The culprit of motor muscle inhibition is a phenomenon called neurogenic inflammation. This is caused by the release of inflammatory substances from the sensory axon at the site of the original injury. These substances are typically, but not limited to:
- Substance P (SP),
- Calcitonin gene-related peptide (CGRP), and
- Neurokinin A (NKA).
Prolonged inflammation causes nociception and can lead to protective muscle spasm, accumulation of fibrous tissue, and muscle shortening—all of which can lead to motor inhibition.2
Causes of neurogenic inflammation leading to motor muscle inhibition include:
- Trauma or repetitive trauma
- Joint (arthrogenous) changes
1. Pain Adaptation Model
A 1991 article in the Canadian Journal of Pharmacology proposed the Pain Adaptation Model, which focuses on the function of the peripheral nervous system during the pain experience.3 The study found that pain itself changes the patterns of motor neuron firing leading to motor inhibition. It was found that the agonist muscle group was most affected. In contrast, pain caused small increases in the level of activity of the antagonist muscles.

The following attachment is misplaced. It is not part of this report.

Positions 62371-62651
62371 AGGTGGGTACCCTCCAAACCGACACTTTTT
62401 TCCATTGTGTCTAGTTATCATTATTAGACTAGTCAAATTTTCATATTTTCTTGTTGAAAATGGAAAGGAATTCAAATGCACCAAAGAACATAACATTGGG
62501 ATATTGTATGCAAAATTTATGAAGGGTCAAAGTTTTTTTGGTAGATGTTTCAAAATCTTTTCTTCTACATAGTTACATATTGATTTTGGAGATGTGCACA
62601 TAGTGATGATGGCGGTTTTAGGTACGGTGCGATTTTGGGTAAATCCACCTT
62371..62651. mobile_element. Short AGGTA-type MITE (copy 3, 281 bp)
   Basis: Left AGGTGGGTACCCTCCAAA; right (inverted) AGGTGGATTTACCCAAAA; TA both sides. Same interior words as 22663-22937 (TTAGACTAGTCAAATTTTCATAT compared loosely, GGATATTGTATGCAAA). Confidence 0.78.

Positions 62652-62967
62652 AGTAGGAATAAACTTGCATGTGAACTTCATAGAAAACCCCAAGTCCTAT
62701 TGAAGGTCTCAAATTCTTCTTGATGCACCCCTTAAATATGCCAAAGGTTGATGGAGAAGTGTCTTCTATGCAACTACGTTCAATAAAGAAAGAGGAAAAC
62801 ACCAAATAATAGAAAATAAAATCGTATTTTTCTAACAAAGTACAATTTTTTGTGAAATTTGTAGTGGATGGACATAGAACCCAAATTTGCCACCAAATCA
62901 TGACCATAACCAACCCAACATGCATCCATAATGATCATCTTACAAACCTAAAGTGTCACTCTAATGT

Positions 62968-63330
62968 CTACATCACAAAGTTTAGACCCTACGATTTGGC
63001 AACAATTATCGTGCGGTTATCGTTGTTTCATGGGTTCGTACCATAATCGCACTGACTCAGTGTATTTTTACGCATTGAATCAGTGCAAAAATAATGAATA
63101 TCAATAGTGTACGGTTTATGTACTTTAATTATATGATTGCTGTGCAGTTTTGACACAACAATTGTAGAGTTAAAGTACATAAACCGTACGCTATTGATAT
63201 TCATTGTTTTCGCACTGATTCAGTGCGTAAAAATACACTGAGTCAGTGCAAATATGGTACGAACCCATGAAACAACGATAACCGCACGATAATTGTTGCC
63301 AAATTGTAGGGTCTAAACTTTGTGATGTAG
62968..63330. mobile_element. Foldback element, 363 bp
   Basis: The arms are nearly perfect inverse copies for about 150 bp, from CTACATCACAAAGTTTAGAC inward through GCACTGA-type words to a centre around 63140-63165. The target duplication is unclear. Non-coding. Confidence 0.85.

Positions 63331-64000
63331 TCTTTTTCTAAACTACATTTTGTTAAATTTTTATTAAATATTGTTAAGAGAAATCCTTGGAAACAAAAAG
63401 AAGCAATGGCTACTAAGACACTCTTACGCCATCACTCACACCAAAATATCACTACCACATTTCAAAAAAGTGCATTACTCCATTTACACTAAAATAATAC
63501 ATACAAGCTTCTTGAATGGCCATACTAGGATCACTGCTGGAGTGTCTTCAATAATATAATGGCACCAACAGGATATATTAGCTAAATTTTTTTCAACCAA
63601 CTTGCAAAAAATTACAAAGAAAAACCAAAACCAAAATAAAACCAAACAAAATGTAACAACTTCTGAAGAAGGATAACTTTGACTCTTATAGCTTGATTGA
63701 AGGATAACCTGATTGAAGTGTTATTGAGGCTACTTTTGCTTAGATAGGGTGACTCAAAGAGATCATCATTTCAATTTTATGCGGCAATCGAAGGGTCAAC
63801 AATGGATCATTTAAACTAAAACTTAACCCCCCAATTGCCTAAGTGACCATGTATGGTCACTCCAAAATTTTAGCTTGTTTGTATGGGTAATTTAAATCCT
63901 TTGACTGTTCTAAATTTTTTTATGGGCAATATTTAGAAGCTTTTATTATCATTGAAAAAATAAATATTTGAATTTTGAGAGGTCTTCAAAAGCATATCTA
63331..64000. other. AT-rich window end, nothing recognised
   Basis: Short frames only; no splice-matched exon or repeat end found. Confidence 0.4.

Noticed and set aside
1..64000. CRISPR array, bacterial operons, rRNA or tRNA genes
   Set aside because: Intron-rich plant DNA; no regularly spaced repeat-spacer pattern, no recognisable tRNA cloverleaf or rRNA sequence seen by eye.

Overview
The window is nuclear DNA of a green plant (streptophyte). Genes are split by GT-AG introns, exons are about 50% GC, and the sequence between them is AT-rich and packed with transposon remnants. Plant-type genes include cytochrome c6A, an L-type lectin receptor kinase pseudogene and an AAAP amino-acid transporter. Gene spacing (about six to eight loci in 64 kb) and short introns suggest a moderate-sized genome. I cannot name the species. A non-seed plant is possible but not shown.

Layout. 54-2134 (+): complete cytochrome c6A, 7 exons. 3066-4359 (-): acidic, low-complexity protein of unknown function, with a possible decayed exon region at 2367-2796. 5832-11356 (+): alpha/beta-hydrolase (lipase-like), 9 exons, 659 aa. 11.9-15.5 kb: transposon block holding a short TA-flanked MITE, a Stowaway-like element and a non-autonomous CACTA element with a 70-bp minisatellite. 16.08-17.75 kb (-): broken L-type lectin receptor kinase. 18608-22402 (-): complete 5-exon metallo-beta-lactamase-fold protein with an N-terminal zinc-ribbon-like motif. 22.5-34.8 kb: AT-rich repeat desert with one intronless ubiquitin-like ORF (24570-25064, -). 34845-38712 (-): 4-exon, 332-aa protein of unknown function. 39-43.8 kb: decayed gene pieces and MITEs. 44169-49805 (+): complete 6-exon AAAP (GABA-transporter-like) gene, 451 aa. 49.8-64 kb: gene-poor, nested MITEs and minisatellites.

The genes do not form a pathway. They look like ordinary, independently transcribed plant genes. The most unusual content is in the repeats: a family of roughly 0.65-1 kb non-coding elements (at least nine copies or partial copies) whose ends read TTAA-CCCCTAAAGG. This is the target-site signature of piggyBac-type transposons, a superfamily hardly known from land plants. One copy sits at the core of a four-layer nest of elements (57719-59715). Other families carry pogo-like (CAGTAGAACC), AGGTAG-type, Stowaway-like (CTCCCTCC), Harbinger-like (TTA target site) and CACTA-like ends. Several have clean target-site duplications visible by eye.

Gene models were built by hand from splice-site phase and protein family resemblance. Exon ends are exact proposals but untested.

2. Effect of nociception during trauma
In the Clinical Journal of Pain, a 2012 study determined that chronic nociceptive stimuli resulted in cortical delay of the motor output and revealed an inhibition of the traumatized muscle.4
3. Arthrogenous muscle inhibition